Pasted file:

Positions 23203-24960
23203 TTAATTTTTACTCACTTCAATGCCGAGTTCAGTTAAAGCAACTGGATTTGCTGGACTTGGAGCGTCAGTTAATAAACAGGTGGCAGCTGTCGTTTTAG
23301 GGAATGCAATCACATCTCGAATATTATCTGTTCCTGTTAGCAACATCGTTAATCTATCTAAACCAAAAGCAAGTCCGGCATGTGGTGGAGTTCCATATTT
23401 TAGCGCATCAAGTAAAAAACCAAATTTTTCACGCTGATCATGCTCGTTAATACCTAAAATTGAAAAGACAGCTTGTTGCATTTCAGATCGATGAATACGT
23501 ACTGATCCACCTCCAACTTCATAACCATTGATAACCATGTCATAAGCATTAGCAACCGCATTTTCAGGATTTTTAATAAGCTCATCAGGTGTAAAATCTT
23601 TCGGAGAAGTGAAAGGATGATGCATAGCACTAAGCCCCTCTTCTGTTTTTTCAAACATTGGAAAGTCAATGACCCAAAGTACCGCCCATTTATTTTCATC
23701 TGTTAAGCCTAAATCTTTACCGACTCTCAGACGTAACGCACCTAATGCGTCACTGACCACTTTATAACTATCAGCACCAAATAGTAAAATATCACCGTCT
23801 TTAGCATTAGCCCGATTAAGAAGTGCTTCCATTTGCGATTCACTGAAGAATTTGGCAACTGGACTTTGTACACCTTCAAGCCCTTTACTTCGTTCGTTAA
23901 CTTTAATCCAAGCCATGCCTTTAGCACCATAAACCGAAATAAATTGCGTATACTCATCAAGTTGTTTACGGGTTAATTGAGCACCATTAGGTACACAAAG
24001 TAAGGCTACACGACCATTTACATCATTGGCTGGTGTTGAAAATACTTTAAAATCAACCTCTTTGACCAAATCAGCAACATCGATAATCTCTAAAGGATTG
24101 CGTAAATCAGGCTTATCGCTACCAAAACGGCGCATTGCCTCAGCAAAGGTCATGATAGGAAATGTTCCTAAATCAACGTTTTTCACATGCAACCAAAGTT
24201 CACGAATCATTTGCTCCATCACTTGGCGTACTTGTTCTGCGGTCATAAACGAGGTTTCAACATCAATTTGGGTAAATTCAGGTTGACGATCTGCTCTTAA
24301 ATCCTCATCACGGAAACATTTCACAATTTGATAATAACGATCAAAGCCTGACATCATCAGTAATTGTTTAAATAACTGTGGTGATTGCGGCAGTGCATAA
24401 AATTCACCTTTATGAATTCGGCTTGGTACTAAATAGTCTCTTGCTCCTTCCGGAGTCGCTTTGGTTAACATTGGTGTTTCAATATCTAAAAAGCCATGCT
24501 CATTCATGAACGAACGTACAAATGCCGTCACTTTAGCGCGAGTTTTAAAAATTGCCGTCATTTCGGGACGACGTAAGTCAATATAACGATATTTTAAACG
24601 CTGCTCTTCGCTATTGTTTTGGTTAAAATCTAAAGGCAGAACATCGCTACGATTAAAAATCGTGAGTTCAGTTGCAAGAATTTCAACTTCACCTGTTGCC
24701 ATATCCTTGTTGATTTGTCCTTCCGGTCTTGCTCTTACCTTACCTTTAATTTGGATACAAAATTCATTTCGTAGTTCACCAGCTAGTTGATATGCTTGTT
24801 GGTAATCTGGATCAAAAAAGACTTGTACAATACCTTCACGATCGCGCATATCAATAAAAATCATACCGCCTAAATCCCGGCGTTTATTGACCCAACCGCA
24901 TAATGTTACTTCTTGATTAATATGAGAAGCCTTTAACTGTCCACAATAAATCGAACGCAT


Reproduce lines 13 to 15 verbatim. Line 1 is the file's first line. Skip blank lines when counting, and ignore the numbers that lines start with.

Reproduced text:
24301 ATCCTCATCACGGAAACATTTCACAATTTGATAATAACGATCAAAGCCTGACATCATCAGTAATTGTTTAAATAACTGTGGTGATTGCGGCAGTGCATAA
24401 AATTCACCTTTATGAATTCGGCTTGGTACTAAATAGTCTCTTGCTCCTTCCGGAGTCGCTTTGGTTAACATTGGTGTTTCAATATCTAAAAAGCCATGCT
24501 CATTCATGAACGAACGTACAAATGCCGTCACTTTAGCGCGAGTTTTAAAAATTGCCGTCATTTCGGGACGACGTAAGTCAATATAACGATATTTTAAACG